The annual Round up…
Jonathan Strange & Mr. Norrell by Susanna Clarke
I quite agree with the description “Harry Potter for adults” that I’d heard about this book.
I’d avoided reading this book because I had been given a recommendation by a bookstore person once… “If you like Harry Potter, you’ll love The Thief Lord“, which turned out to be an appallingly bad book. I feared Strange was just another poorly written, pale subsititute hyped to try and catch a little of the Potter sales magic.
But it’s not. It’s very well written, and has a smart humor to it reminiscent of Jane Austen. Set in the early 1800s, it creates an interesting alternate-history where English Magic had died out 200 years prior and chronicles the efforts of two new magicians to bring it back.
I should be surprised if a movie doesn’t come along eventually.
The Best American Nonrequired Reading 2005 Edited by Dave Eggers,
Introduction by Beck
I continue to enjoy this series which is aimed at a demographic 10 years
younger than I.
It’s got a nice variety of essays, comics and stories, including one by Al
Franken about his USO tour in Iraq.
What No One Ever Tells You About Starting Your Own Business, Second Edition: Real Life Startup Advice from 101 Successful Entrepreneurs by Jan Norman.
A fairly interesting, general advice book on starting your own business. The author interviewed a bunch of business owners and asked what they wish they’d known. There’s plenty of good little stories about that sort of thing.
But a lot of it I had been told or witnessed myself, coming from a family of entrepreneurs and marrying into another family of entrepreneurs.
Still, not a bad read and gives me things to think about.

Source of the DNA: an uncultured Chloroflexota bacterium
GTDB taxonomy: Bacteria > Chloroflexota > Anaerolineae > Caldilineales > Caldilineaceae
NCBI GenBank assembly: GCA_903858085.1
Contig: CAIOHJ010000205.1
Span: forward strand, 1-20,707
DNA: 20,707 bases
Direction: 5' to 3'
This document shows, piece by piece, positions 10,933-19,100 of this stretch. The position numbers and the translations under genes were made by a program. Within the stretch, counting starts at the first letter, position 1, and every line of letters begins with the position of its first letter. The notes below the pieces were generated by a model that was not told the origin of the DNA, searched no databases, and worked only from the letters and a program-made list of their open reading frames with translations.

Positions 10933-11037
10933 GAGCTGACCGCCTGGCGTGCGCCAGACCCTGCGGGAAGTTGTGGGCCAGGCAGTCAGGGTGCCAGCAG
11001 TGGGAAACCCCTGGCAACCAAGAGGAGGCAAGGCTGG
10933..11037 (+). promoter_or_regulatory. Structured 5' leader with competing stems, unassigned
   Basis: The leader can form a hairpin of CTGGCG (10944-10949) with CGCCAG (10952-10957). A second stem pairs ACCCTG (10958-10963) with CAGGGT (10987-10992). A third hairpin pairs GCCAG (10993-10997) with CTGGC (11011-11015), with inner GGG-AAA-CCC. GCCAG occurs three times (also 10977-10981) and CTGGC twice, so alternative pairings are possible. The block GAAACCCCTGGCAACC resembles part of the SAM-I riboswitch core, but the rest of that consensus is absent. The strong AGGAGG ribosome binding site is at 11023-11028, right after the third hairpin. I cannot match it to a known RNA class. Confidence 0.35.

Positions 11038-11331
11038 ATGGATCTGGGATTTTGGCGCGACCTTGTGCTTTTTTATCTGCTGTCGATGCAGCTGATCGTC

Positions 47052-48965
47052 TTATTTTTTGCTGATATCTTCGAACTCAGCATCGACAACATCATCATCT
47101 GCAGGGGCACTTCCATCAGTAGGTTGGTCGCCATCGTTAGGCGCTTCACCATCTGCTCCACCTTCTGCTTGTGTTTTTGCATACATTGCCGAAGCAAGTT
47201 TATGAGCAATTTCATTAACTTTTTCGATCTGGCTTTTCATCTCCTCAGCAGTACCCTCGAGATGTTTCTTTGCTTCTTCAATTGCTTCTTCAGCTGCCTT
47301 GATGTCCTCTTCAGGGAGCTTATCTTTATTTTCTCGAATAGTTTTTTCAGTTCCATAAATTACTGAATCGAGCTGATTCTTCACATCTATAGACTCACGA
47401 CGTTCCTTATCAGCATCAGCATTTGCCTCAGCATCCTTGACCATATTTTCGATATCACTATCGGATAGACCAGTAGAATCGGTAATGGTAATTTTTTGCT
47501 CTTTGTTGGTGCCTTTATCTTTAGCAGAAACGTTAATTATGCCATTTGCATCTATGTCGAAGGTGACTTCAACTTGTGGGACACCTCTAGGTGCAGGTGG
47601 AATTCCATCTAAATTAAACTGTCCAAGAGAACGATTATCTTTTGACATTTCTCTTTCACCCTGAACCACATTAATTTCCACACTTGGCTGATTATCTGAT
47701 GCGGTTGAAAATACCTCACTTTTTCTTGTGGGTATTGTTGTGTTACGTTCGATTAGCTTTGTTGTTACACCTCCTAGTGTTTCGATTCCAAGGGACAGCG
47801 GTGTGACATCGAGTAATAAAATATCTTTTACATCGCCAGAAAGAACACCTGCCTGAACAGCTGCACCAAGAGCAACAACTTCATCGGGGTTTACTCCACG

The Truth (with Jokes) by Al Franken
While my politics don’t neatly fall into any catagory (
What’s interesting is that his political books are getting progressively more serious. Rush Limbaugh was 75% wacky/25% serious political discussion. Liars about 50/50.
This one is about 85% serious critique of the current administration. The title is very apt. Serious discussion with a few jokes thrown in3.
I enjoyed it, and found it interesting. He makes a jest about running for congress, but after reading the book I wonder how much of a jest it is. It almost seems like he’s repositioning himself as a serious politician.
Anyway, good read.
1 I just spent 20 minutes trying to find a journal entry where I discussed my opinions on public schools that I could link to. Why on earth doesn’t LiveJournal have a search engine that would help me with that2?
2See how demanding I get when I’m a paid user? I’m insufferable.
3Al says there are only 2. I caught a few more.
The Science of Good & Evil: Why People Cheat, Gossip, Care, Share, and Follow The Golden Rule by Michael Shermer
This is Shermer’s third book in his pseudo-trilogy, the first two of which were Why People Believe Weird Things and How We Believe. The first book was an interesting look at people who believe in UFOs, witches, holocaust denial, and other, well, weird things. The second got more into the nature of belief from a scientific and social point of view.
This one takes on morality and suggests an evolutionary basis for doing good. It’s a good, sound dissertation on the topic.
And, as always, he has lots of interesting side stories, studies and statistics. One bit I’ll bring out because it gave me a jolt:
Consider that, according to polls, 95% of the citizens of the United States believe in God. Elsewhere, I read that Agnostics and Athiests account for about 0.9%.
And consider this excerpt:
A 1999 Gallup poll… When asked, “If your party nominated a generally well-qualified person for president who happened to be an X would you vote for that person?” (with X representing Catholic, Jew, Baptist, Mormon, black, homosexual, woman and athiest), while six of the eight received more than 90 percent approval, only 59 percent would vote for a homosexual and less than half, 49 percent, would vote for an athiest.